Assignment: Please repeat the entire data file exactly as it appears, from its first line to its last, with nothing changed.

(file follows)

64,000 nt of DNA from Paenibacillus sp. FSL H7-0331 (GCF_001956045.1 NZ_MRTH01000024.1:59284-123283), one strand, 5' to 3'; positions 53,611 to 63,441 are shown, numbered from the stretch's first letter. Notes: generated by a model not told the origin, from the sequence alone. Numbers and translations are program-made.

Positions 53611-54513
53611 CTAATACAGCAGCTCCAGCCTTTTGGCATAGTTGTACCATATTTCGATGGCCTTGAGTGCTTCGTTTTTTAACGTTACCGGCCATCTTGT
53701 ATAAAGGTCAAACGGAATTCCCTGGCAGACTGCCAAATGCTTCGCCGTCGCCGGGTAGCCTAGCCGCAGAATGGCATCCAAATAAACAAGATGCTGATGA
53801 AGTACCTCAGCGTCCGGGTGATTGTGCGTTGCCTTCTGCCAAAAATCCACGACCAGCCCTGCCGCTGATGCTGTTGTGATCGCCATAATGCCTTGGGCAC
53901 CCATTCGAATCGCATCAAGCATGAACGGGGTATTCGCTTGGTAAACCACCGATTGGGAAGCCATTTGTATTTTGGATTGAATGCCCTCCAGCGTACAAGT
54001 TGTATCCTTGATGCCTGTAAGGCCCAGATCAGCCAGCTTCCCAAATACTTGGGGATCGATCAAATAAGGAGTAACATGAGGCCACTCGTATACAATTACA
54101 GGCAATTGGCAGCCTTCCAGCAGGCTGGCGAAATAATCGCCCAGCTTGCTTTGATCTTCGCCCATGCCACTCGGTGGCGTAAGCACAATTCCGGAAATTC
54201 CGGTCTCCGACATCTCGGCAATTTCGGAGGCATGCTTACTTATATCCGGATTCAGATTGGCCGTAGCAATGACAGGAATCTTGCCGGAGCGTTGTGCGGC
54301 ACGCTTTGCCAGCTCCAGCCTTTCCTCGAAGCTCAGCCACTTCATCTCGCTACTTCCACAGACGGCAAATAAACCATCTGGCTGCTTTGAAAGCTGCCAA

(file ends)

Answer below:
64,000 nt of DNA from Paenibacillus sp. FSL H7-0331 (GCF_001956045.1 NZ_MRTH01000024.1:59284-123283), one strand, 5' to 3'; positions 53,611 to 63,441 are shown, numbered from the stretch's first letter. Notes: generated by a model not told the origin, from the sequence alone. Numbers and translations are program-made.

Positions 53611-54513
53611 CTAATACAGCAGCTCCAGCCTTTTGGCATAGTTGTACCATATTTCGATGGCCTTGAGTGCTTCGTTTTTTAACGTTACCGGCCATCTTGT
53701 ATAAAGGTCAAACGGAATTCCCTGGCAGACTGCCAAATGCTTCGCCGTCGCCGGGTAGCCTAGCCGCAGAATGGCATCCAAATAAACAAGATGCTGATGA
53801 AGTACCTCAGCGTCCGGGTGATTGTGCGTTGCCTTCTGCCAAAAATCCACGACCAGCCCTGCCGCTGATGCTGTTGTGATCGCCATAATGCCTTGGGCAC
53901 CCATTCGAATCGCATCAAGCATGAACGGGGTATTCGCTTGGTAAACCACCGATTGGGAAGCCATTTGTATTTTGGATTGAATGCCCTCCAGCGTACAAGT
54001 TGTATCCTTGATGCCTGTAAGGCCCAGATCAGCCAGCTTCCCAAATACTTGGGGATCGATCAAATAAGGAGTAACATGAGGCCACTCGTATACAATTACA
54101 GGCAATTGGCAGCCTTCCAGCAGGCTGGCGAAATAATCGCCCAGCTTGCTTTGATCTTCGCCCATGCCACTCGGTGGCGTAAGCACAATTCCGGAAATTC
54201 CGGTCTCCGACATCTCGGCAATTTCGGAGGCATGCTTACTTATATCCGGATTCAGATTGGCCGTAGCAATGACAGGAATCTTGCCGGAGCGTTGTGCGGC
54301 ACGCTTTGCCAGCTCCAGCCTTTCCTCGAAGCTCAGCCACTTCATCTCGCTACTTCCACAGACGGCAAATAAACCATCTGGCTGCTTTGAAAGCTGCCAA